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Gwadar: A Historical Kaleidoscope
Vol. 13, No. 2 (2016), pp. 149-166
Published by: Pluto Journals
Stable URL: http://www.jstor.org/stable/10.13169/polipers.13.2.0149
Page Count: 18
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Until recently, Gwadar was a small fishing village little known to the outside world. However, the development of a deep-sea-port with the help of China and the prospects of linking China and Central Asia through Pakistan to North Arabian Sea has brought this small, obscure village to international limelight. This is not the first time that Gwadar has become a focus of attention. Study of history reveals that due to its distinctive geographical location, Gwadar has been an important port since ancient period. During the British times, Gwadar was considered an important outpost in the overall imperial strategy. In the 18th century Gwadar changed hands from the Khan of Kalat to the Sultan of Muscat and remained under the Sultan's rule until 1958 when Pakistan reclaimed the area through an agreement with the British. This papers brings to light some facts from the history of Gwadar which have never been published, and therefore, remain unknown. Gwadar has become an important node in the “Belt and Road” initiative proposed by the Chinese president. It will link South Asia, China, Central Asia, Middle East, Europe and Africa through a network of land and sea routes. And, contribute significantly towards the progress and prosperity of Pakistan, China and the entire region.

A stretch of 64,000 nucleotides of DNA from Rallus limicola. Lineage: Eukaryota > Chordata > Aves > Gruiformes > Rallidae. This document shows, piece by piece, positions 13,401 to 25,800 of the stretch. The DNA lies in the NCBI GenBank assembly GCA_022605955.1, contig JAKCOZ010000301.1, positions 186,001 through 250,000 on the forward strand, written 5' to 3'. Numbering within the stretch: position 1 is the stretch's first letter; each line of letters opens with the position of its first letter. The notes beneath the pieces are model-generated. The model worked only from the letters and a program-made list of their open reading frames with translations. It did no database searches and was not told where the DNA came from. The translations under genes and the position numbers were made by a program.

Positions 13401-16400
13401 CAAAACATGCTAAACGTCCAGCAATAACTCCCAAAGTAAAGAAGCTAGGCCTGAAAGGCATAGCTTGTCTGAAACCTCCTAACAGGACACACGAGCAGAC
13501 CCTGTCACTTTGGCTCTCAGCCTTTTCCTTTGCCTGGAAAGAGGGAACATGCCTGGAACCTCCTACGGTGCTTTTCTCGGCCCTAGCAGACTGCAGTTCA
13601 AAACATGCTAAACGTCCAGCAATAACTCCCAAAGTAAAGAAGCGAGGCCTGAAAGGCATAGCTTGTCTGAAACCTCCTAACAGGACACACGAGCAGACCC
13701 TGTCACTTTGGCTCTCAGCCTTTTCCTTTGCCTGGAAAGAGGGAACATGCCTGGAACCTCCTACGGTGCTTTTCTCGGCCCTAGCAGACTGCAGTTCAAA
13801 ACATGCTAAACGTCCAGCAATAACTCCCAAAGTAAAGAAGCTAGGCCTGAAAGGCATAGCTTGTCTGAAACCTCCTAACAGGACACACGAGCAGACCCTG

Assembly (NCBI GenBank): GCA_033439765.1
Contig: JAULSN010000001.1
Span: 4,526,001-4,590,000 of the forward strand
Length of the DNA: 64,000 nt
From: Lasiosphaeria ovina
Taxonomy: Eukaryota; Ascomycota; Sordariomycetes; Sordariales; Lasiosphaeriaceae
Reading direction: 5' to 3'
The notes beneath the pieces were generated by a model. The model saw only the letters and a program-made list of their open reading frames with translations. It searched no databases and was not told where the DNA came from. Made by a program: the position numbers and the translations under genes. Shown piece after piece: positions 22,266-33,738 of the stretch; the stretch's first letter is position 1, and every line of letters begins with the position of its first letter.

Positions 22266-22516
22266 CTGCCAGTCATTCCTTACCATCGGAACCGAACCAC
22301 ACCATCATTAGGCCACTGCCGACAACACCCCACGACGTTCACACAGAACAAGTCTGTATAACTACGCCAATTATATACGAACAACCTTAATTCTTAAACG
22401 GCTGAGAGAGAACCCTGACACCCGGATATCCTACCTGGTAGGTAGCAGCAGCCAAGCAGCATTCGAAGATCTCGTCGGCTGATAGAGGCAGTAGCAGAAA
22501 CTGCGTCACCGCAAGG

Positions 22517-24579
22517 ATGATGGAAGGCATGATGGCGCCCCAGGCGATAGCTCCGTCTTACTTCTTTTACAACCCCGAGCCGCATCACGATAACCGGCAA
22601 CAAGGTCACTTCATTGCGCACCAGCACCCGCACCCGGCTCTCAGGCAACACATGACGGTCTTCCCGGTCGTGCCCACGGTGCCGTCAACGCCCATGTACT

© 2016, Institute of Policy Studies